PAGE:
What stopped the German Stormtroopers in 1918?

0

Our Terraine Prize winner Sanders Marble – Senior Historian at the US Army Office of Medical History – wowed our WW1 Prize Fund judging panel, having ‘identified a major gap in literature on the Western Front’ with Operation Mars 1918.

Here, he explains what readers can look forward to in his newly-commissioned book, and how you can assist him with his research.

On 21 March 1918, the Germans launched Operation Michael, one of the most successful battles of the Great War. A week later, the follow-up on Mars (just to the north of the Michael front) was stopped in one morning, which begs the question: How did success turn into failure in a week? Or, how did the British stop the Stormtroopers?

Twenty years ago, when I was doing my dissertation research, I found that Douglas Haig had sent his artillery chief to visit the Third Army just before the Germans attacked. That made me curious and it’s taken years (more off than on) to dig out the pieces. The German story will come from some memoirs, but largely from a collection of material the US Army War College had copied in the German archives between the World Wars.

Many of the German units involved were Bavarian and their records were not bombed in the Second World War. A substantial number of German units also published histories, which should be revealing. British documentation is remarkably good. It’s easy to have good records of a one-day battle – you’ve got the thrill of victory to write about and the enemy didn’t capture your headquarters. So far, I haven’t found any personal diaries and I’d be grateful for any references from readers of this blog.

I hope this book sheds light not just on the battle of the 28th, but what factors were involved: how they were stopped on the 28th and why they were successful on the 21st. What were the differences? Were the British better, the Germans worse, or both?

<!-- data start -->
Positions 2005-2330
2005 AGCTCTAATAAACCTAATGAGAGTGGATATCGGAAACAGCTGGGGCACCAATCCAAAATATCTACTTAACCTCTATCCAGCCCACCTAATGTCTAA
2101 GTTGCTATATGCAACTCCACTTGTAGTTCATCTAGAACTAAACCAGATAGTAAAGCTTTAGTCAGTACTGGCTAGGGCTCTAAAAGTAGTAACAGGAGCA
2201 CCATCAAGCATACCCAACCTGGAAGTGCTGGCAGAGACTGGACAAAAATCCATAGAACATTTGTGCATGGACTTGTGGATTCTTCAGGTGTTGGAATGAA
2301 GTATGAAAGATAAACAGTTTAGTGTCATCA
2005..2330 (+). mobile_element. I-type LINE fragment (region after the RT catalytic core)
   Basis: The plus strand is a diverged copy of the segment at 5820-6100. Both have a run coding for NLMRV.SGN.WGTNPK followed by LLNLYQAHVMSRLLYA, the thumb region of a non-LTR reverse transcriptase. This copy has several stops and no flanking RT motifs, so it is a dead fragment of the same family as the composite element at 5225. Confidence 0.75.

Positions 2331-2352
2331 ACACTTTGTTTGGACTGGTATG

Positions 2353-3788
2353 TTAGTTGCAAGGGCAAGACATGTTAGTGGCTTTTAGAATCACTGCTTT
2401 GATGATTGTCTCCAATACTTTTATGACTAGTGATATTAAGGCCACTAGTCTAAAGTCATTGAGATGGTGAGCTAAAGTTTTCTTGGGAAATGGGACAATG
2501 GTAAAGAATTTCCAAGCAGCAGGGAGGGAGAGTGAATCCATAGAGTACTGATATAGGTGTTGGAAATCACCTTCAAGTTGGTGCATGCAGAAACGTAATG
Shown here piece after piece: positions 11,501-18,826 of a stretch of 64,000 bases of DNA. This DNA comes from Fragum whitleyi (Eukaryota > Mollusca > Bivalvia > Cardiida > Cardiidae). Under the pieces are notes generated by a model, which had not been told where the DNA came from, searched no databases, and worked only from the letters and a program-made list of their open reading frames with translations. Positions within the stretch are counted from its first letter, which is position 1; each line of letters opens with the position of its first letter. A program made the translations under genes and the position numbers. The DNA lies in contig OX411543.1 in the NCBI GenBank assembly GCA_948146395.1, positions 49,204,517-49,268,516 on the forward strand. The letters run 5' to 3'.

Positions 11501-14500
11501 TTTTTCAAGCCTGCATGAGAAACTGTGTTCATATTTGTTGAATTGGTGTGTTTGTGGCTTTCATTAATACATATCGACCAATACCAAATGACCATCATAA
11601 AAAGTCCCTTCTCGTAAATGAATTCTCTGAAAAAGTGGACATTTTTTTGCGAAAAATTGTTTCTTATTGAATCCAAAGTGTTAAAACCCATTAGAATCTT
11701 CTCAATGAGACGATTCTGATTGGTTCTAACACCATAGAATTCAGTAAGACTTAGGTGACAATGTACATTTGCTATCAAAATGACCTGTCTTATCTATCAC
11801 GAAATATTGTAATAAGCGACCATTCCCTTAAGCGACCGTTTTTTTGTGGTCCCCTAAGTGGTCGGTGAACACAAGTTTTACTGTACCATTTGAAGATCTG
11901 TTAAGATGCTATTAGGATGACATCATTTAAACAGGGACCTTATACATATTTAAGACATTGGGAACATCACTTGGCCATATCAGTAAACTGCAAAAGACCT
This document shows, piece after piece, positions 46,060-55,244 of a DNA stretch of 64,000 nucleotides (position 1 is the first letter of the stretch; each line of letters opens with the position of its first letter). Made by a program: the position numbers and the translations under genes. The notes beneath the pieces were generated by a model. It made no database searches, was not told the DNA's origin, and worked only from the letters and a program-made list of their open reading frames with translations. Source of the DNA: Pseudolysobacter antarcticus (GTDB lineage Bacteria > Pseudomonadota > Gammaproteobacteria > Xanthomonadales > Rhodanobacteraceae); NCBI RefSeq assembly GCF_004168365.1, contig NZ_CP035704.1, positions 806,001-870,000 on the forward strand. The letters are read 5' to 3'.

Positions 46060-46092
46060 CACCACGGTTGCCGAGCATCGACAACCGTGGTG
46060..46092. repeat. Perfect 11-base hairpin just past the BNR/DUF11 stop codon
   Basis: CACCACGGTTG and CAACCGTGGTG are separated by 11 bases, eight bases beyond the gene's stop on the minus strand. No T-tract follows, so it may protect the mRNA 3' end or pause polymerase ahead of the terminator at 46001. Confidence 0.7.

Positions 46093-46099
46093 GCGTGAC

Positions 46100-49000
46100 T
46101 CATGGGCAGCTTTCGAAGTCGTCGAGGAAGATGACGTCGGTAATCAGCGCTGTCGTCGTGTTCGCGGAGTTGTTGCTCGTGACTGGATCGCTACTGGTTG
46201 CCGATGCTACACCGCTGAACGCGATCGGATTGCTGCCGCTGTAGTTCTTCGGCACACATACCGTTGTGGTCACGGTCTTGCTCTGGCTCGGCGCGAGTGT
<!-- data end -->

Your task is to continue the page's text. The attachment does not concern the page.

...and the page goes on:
The Operation Michael. German reserves marching forward along the Albert road, March 1918- sanders marble

The Operation Michael. German reserves marching forward along the Albert road, March 1918. (Credits: Imperial War Museum)

Certainly, British intelligence had warning of the German attack – that’s why Haig sent his artilleryman. But what other influences were at play? Terrain, weather, defenses, defenders, attackers, air support, better or worse planning… Of all these possible elements, I’ll try to tease out which made the most impact.

But this isn’t just going to be a dry weighing of factors; the core will be a battle narrative. Even if multiple factors favored the British, they could still have lost if the Tommies in the trenches had not fought hard. Their victory deserves to be told; it was a concrete step toward winning the war rather than having another chunk of the British line broken – leading to the Michael sector becoming re-energised.

This will be my first book about a battle, and that’s something I want to do. I think a military historian should write about a battle or campaign some time in their career. I’m glad I’ve written (and edited) thematic books on military history, but fighting (and being ready to) is at the core of what the military does, so I want to write about that.

Sanders Marble is author of various books on World War I and on Artillery, you can check out his books on Amazon U.K. or Amazon U.S.




Share.

About Author

Helion & Company are one of the world's leading specialist publishers and booksellers of military history.

Let us know what you think: